• write a film script
  • make a feature film from that script
  • make my own short films
  • start my own company
  • publish a first novel [with the aforementioned film script]

... and to prepare for more in the future.

when i started off, i was doing a lot of very short posts, very often. if i were starting such a thing now, it would likely go on tumblr, where brief, cryptic little epistles seem the norm.

if i'd been more confident going into the blog project, i would have started podcasting. given my somewhat lengthy spell in radio, i'm a little surprised that i didn't go with that angle, but writing has always been my go-to

if i were more serious about this, i'd move it off blogger and find a way to monetize, assuming that there were people who wanted to support a site about politics, beauty, paranoia, soccer, mental health, dreams, extremely weird music, movies, restaurants, insomnia and the process of writing, with a liberal smattering of fiction just to round things off. that's not all, of course, because there's lots of things that have shown up here but not become regular features. and there will be others.

borrowed with utmost reverence from the brilliant david firth's "salad fingers"

my efforts on the blog flagged for a few years, as i tried to adjust to the realities of social media encroaching on what i'd started doing. then i changed how i thought about things and started doing things like publishing bits of my writing, in various states of readiness, writing longer posts and establishing "subgroups" for topics that i wanted to return to again and again.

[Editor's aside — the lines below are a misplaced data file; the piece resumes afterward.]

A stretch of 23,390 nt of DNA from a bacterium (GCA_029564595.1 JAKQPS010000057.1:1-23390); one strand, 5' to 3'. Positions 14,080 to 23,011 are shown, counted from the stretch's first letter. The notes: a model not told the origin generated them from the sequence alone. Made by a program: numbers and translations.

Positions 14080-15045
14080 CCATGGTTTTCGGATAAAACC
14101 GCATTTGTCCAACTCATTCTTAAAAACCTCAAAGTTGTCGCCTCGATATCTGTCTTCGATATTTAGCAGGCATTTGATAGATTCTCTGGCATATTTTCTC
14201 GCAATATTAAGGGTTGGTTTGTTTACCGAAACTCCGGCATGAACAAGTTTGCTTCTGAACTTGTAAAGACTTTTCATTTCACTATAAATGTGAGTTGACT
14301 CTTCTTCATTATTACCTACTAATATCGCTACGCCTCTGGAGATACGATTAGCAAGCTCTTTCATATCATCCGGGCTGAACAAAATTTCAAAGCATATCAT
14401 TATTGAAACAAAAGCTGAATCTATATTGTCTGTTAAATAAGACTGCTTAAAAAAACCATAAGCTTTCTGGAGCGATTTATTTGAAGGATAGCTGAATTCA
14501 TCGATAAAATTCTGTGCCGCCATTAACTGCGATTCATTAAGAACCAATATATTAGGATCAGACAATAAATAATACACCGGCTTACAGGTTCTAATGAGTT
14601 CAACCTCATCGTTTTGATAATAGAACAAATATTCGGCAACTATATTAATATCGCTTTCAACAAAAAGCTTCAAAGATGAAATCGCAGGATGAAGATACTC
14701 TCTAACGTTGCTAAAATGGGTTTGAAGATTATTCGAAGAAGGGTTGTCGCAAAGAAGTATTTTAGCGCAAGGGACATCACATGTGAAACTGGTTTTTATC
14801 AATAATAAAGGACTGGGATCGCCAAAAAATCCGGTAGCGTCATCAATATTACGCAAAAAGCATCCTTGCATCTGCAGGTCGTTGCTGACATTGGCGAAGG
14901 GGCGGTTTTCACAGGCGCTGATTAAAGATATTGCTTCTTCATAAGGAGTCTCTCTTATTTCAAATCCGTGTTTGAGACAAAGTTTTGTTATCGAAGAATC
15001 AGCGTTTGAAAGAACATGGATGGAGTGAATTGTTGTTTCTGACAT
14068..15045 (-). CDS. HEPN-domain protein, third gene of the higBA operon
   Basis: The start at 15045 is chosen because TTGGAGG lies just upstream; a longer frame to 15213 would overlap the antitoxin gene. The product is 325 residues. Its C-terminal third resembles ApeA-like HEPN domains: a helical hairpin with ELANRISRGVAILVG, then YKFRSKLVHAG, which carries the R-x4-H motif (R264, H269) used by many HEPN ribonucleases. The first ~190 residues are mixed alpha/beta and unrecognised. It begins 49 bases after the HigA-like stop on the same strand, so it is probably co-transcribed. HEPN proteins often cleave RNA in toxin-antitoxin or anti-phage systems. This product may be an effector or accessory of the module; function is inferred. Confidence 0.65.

i'm always fascinated to see who ends up here and how they end up here and what posts get the greatest response. one of the things that makes me the happiest is that some of the posts that get the most views and reaction are ones that are longer than most experts would advise. what do they know?

i have, of course, thought about moving more like space off blogspot and into its own domain. i'm sure it'll happen eventually, i just haven't been able to make it a priority to this point. as you can see, i'm in this for the long haul.


in the hopes that it inspires some of you to do something that makes you as happy as doing this has made me, here's the complete list of things i've learned about writing a blog:

  • it's old-fashioned at this point and no one reads them. so you don't exist.
  • you have to pick one topic and stick to it, or else werewolves from another dimension will come and eat your soul. 
  • no one reads long blog posts, except when they do. 
  • you will feel the pain of every typo you catch on your blog until your dying breath, but you will still fail to catch them. 
  • even when you think people aren't listening or reading, they are.
  • if someone implies that if you were "serious" about writing, you'd be a professional journalist and not a blogger, feel free to remind them that fox news are professional journalists. also, feel free to smack them hard enough to knock them into this century. 
  • read up on the "rules" of writing for the internet audience. learn why those are the rules. then break them. make rules for yourself. break those too. break everything. then put it back together. 

tomorrow is the beginning of a new decade here on more like space, but chances are it's just going to be more business as usual. usual for here. for me. for us.